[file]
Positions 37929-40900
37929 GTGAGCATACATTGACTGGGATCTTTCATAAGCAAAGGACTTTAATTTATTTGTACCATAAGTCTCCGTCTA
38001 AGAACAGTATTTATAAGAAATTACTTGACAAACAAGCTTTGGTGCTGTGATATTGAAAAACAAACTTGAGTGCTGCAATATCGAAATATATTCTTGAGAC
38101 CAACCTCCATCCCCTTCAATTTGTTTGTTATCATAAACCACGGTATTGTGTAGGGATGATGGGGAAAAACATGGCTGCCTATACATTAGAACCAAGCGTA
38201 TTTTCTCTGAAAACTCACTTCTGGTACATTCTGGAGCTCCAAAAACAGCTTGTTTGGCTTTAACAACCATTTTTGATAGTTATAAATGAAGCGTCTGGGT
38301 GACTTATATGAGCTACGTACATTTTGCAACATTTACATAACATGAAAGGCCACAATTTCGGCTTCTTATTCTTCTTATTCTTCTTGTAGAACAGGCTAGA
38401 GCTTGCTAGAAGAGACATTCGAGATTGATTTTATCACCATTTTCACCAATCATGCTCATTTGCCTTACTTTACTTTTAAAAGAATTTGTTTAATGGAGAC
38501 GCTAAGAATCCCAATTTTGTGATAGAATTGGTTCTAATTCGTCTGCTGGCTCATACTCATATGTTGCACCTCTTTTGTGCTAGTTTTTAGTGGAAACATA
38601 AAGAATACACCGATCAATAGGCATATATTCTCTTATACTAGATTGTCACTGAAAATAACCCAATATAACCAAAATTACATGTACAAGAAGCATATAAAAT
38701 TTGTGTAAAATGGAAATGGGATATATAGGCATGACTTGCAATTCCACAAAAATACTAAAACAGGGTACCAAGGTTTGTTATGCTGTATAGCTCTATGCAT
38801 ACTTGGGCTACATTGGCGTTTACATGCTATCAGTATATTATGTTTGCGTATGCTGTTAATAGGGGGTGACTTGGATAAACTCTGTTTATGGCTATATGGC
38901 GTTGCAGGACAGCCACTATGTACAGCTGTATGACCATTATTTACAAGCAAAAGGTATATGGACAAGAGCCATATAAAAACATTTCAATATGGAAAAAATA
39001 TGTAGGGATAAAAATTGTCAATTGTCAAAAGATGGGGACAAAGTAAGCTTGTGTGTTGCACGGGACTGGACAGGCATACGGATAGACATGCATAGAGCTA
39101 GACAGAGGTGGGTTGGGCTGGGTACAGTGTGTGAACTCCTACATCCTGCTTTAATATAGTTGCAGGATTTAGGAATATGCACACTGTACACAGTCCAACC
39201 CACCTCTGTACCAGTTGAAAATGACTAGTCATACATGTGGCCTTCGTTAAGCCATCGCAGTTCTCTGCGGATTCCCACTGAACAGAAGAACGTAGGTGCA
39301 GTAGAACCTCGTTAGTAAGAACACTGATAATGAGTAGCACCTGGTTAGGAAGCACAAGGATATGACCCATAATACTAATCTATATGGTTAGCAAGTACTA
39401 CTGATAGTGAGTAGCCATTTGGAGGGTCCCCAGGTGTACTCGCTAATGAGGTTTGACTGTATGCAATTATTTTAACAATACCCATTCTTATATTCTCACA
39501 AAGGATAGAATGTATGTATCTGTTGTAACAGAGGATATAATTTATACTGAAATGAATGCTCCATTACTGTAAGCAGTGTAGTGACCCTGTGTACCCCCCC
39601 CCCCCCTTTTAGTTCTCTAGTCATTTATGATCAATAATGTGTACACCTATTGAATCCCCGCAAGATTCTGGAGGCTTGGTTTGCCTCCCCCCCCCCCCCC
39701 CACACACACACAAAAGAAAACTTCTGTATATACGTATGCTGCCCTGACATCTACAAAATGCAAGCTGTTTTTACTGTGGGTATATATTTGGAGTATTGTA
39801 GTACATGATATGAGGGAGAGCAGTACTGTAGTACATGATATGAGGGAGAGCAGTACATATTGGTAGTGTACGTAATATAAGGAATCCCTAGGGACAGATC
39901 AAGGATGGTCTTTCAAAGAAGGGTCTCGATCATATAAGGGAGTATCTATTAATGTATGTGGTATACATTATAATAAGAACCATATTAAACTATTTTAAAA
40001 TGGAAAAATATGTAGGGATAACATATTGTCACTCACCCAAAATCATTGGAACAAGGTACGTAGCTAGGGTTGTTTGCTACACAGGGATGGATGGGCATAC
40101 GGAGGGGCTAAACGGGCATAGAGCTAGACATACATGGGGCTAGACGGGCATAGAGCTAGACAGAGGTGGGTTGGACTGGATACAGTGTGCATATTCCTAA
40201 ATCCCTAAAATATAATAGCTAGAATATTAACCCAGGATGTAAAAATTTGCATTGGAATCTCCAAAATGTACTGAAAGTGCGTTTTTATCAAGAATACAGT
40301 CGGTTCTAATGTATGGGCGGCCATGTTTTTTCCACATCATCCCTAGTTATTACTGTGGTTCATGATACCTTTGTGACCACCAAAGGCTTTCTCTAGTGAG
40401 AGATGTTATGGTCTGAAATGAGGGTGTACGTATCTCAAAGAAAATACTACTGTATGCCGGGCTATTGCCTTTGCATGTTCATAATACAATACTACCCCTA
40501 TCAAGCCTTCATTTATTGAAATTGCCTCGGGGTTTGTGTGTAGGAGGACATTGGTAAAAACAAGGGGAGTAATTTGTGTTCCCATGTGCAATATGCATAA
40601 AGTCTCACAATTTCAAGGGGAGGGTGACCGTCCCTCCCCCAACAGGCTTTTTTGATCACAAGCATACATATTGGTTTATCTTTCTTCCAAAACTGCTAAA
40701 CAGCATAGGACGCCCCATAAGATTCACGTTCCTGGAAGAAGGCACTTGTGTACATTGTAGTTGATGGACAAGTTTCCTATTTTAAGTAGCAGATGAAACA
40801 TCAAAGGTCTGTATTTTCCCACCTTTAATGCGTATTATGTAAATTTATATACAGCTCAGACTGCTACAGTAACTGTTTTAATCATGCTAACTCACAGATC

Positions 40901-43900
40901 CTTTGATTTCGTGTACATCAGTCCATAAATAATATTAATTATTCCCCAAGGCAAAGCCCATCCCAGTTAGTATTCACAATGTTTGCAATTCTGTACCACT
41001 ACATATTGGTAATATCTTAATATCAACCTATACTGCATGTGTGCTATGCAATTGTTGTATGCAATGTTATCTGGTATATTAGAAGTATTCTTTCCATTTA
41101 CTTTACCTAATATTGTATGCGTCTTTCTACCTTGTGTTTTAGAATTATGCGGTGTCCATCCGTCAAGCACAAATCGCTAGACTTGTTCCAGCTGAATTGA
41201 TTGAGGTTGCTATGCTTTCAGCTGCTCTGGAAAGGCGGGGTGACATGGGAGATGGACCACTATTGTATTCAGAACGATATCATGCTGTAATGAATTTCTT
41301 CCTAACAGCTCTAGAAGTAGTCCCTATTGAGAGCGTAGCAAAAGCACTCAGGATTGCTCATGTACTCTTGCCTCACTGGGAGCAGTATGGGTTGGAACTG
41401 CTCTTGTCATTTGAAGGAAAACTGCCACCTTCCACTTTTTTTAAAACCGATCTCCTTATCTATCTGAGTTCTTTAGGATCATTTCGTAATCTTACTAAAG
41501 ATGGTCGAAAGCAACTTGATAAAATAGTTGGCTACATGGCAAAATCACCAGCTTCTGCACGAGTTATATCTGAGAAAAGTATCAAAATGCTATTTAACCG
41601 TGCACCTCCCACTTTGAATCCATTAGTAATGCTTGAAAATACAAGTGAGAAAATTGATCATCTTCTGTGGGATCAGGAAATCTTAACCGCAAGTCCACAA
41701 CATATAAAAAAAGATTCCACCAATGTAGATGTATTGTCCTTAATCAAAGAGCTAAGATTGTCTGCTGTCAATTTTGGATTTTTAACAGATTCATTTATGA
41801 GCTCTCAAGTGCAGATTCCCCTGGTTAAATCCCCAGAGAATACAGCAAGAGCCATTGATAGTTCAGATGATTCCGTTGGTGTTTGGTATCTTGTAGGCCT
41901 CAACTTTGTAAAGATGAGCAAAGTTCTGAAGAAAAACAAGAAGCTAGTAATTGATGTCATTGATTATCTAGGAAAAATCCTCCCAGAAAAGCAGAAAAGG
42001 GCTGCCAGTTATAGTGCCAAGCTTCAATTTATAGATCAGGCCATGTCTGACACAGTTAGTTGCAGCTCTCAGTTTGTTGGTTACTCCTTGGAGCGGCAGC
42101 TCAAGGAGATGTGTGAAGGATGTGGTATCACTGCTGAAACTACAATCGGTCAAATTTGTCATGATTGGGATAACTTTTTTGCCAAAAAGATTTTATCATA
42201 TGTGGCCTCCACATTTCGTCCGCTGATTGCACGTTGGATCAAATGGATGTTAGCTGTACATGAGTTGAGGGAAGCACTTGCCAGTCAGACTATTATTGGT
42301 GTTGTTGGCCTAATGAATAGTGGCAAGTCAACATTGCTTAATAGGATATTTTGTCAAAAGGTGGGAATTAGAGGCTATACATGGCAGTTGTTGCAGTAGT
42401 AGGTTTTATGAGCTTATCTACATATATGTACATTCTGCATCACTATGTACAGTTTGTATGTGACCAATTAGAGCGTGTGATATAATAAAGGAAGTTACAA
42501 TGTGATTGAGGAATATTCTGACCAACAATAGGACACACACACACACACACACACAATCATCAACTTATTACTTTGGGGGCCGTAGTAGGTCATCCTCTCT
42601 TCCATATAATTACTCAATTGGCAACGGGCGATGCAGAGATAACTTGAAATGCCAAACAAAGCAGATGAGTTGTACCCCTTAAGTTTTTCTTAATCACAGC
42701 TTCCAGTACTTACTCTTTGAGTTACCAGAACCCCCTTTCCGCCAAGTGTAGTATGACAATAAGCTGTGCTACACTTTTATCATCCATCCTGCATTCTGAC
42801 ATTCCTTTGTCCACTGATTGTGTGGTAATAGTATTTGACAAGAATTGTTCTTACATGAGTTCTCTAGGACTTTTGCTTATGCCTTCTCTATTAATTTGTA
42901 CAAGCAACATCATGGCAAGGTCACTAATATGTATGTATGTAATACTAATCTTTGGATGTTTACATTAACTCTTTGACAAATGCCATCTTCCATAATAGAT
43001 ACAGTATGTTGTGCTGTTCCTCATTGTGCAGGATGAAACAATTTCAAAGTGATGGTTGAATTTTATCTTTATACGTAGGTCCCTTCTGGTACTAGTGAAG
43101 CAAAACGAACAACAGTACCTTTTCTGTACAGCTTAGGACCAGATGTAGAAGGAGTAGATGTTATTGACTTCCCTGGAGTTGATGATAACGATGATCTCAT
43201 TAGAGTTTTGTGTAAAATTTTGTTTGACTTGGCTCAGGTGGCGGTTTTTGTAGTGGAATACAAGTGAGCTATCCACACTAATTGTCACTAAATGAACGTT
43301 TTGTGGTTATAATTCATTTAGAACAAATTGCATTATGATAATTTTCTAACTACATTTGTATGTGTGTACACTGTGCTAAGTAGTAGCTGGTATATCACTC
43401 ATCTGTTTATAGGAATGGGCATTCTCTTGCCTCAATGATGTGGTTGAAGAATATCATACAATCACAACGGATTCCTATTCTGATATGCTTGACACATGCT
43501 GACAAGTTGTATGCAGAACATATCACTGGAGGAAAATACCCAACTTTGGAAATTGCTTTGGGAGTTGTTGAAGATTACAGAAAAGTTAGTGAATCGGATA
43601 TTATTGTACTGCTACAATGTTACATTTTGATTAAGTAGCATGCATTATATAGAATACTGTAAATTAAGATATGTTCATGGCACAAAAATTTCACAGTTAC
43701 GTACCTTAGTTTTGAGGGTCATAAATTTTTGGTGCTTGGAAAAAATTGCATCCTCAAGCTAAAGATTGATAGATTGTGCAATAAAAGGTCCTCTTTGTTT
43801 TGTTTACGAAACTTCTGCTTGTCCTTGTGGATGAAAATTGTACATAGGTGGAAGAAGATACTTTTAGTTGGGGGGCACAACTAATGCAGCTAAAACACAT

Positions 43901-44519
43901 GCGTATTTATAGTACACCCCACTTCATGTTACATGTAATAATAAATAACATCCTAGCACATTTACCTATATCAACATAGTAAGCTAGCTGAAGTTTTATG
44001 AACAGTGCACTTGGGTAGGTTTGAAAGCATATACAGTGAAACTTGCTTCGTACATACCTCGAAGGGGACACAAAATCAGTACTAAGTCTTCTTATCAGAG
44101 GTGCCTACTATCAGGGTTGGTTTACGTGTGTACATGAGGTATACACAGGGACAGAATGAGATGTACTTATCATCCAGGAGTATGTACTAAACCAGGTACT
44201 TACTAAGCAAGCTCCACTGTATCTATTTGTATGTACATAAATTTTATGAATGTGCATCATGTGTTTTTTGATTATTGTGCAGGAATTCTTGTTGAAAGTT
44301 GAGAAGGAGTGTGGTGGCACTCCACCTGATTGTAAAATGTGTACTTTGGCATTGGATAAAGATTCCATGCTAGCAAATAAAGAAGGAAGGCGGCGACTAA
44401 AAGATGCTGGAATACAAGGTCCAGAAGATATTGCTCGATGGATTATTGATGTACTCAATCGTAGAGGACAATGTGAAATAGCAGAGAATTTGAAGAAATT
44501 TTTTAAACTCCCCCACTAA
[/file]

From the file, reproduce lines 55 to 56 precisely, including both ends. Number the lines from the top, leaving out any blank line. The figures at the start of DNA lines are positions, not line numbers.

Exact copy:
43101 CAAAACGAACAACAGTACCTTTTCTGTACAGCTTAGGACCAGATGTAGAAGGAGTAGATGTTATTGACTTCCCTGGAGTTGATGATAACGATGATCTCAT
43201 TAGAGTTTTGTGTAAAATTTTGTTTGACTTGGCTCAGGTGGCGGTTTTTGTAGTGGAATACAAGTGAGCTATCCACACTAATTGTCACTAAATGAACGTT